About Working Journal
About the Project
While the idea for this book came from many sources of inspiration and individuals, it all began on a 1500-foot pier at the Newport News Naval Shipyard in Virginia. It was there in 1987 while serving as a Naval Photojournalist aboard the aircraft carrier Dwight D. Eisenhower that I learned how to make pictures.The ship was in dry dock and every day, my then mentor, Warrant Officer Patrick Wilkerson would task me with photographing the cacophony of work being done to the ship. The activity was staggering - a labyrinth of wires, cranes, crates pulleys and machines - surrounded by a blur of electricians, welders, engineers and seamen hauling cargo onto the thousand-foot behemoth. I may not have realized it at the time, but Officer Wilkerson's daily assignments were forming the basis of how I wanted to capture people in images. I wanted to photograph them doing their jobs.
Another vital component of this project came not from photography, but from my fascination with handwriting. When I joined the Navy in 1986 my Mom, who was an avid diarist, presented me with a simple journal and a black metal pen. I began writing my journal in February of 1987 and have not missed a day in over thirty years, compiling over 80 volumes containing nearly 20 million words.
A favorite book of mine has also been instrumental in forming the basis for this work. In 1974 the noted oral historian and radio broadcaster Studs Terkel wrote "Working- People Talk About What They Do All Day and How They Feel About What They Do." Later in my career as a photojournalist at daily newspapers in Connecticut and the New York Times, I would meet and photograph people who had seemingly stepped out of Stud's influential book - truck drivers, lawmakers, chefs, high school teachers, nurses, etc.
I carried a small journal in my camera bag and would ask my subjects to write a page or two about what they did, why they did it and how they felt about their work. I was always fascinated by what they did for a living. It was important to me to allow the subject deliver their thoughts via their own handwriting, rather than the typical technique of answering verbal questions.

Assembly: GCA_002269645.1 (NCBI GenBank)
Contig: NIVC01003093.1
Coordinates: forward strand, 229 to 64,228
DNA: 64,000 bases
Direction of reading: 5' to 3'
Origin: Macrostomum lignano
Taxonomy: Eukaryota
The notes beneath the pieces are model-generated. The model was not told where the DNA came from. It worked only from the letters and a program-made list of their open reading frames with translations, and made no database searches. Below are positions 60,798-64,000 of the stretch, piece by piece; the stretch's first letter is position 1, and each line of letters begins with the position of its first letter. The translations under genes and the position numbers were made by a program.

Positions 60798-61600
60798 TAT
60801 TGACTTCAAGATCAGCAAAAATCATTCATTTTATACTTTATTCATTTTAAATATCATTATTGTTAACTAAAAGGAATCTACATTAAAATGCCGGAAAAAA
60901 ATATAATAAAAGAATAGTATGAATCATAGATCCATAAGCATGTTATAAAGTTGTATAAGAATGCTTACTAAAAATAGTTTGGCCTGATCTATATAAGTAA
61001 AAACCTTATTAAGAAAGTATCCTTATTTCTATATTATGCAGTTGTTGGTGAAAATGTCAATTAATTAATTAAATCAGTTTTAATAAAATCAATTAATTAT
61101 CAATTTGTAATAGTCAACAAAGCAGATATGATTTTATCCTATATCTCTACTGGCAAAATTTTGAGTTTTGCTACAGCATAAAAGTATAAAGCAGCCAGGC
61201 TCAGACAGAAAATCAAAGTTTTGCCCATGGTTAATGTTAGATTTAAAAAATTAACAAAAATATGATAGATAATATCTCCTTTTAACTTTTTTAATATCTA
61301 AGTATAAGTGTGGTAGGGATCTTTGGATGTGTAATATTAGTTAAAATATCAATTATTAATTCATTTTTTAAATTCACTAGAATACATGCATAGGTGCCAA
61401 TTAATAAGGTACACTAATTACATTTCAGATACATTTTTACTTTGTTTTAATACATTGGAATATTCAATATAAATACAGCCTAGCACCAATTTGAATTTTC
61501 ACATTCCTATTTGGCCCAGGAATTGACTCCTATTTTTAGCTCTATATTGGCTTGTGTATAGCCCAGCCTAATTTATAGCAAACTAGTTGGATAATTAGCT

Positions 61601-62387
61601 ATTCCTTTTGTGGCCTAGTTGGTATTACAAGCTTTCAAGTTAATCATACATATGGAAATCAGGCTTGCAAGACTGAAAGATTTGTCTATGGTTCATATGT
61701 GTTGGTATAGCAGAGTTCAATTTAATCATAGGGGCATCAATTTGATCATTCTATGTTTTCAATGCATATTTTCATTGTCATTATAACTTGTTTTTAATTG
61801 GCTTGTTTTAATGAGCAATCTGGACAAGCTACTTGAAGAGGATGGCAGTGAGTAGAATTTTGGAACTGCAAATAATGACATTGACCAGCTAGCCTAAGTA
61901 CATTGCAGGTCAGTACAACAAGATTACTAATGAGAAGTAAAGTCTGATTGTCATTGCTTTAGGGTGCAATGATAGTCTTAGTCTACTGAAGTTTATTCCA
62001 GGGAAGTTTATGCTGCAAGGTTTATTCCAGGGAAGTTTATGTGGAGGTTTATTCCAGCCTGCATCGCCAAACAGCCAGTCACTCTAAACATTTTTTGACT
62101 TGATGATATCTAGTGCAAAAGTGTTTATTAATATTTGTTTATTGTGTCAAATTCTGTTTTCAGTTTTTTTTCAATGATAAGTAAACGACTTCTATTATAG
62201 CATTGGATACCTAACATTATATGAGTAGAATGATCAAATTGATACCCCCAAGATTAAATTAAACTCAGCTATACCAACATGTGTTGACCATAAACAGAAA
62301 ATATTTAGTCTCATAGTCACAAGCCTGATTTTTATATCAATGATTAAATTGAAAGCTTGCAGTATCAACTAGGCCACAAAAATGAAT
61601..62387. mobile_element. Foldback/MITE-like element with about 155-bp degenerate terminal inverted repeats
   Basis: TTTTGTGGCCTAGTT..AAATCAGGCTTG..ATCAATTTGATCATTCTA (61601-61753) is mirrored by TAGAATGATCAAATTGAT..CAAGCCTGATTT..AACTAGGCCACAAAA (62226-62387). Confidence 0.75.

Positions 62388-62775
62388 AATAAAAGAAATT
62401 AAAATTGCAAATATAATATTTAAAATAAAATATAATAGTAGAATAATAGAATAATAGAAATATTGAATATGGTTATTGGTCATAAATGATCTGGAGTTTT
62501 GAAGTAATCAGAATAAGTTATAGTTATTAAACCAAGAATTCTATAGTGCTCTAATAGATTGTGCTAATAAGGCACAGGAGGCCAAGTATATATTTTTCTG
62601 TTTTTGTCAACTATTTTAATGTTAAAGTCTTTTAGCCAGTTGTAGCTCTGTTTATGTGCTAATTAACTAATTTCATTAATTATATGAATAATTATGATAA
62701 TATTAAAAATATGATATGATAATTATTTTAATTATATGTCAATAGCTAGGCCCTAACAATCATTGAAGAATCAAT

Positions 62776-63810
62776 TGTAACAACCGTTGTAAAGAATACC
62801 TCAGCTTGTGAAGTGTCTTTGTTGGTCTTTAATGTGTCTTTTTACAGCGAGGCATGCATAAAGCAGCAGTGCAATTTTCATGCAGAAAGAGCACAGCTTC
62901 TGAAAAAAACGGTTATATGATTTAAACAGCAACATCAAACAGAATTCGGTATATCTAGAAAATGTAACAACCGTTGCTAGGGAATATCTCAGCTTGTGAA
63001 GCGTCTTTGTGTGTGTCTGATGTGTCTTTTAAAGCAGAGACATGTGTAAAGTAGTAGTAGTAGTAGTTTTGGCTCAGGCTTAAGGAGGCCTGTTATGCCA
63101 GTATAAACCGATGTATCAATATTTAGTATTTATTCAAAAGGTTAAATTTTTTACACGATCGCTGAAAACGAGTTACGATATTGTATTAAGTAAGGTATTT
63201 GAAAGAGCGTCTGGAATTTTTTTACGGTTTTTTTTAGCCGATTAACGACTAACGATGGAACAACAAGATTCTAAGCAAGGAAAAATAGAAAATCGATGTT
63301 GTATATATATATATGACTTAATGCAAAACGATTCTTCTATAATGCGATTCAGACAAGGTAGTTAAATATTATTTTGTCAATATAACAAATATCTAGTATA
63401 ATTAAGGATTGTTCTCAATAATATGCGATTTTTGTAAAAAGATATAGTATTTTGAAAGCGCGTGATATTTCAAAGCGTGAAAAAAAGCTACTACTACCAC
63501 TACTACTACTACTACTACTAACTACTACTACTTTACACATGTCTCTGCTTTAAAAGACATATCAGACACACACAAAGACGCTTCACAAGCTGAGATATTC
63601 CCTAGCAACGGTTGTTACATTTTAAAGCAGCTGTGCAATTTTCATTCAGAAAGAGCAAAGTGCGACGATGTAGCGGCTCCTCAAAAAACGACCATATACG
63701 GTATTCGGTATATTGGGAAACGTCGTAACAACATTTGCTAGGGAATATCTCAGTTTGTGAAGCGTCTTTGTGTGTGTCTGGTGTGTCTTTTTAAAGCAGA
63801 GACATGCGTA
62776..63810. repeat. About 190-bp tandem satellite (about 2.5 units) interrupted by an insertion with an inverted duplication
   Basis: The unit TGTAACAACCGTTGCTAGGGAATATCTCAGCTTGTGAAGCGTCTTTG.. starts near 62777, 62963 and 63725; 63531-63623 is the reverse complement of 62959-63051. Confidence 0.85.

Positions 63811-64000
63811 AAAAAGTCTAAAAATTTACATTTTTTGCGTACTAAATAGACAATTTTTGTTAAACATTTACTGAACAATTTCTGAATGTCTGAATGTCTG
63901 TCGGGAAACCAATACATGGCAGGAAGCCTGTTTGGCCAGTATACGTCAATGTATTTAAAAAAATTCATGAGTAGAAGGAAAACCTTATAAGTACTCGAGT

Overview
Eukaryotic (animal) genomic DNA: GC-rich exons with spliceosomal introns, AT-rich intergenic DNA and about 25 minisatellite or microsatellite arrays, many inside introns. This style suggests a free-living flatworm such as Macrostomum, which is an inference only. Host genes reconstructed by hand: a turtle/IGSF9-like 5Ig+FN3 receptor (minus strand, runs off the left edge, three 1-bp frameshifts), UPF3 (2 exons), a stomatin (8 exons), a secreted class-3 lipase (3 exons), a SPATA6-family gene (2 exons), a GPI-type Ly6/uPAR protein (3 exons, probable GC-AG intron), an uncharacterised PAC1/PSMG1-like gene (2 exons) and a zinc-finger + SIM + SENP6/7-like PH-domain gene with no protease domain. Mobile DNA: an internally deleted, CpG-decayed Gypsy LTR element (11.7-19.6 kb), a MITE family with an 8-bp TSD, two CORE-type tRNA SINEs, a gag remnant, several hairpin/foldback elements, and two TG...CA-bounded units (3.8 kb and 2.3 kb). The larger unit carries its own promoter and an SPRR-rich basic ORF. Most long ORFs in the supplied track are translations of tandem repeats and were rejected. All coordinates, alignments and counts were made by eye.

One subject I photographed was very interested in the book. He was the Connecticut State Historian, Walter Woodward. After examining the small journal and reading a few of the entries, he smiled looked up and said, "This is a great idea, but there's one problem." "What's that Walter?" I asked. "These are great stories, but you're a photographer. Where are the pictures of the people who wrote these pages?" That was my ah-ha moment. The lightbulb went on.The book you have now is the culmination and refinement of all the ideas, work and insightful inspiration of people like Studs Terkel, Sebastiao Salgado, Hiroji Kubota, Warrant Officer Wilkerson, and Walter Woodward.
Making photographs for this project is richly rewarding for me. I love the process of it. I explore peoples working lives by observing them for a day. Photographing people at work amplifies my knowledge of the world and the people in it. It's fascinating to me to observe what it's like to design a wedding dress, operate a crane, conduct an orchestra or put a perfect shine on a pair of shoes.
I cannot think of a better way to depict people in photographs than by photographing them while they perform their work. The process of making these images and collecting these writings has left me with the indelible notion that, for the most part, who we are is what we produce and what we do is who we are.
- Michael J. Fiedler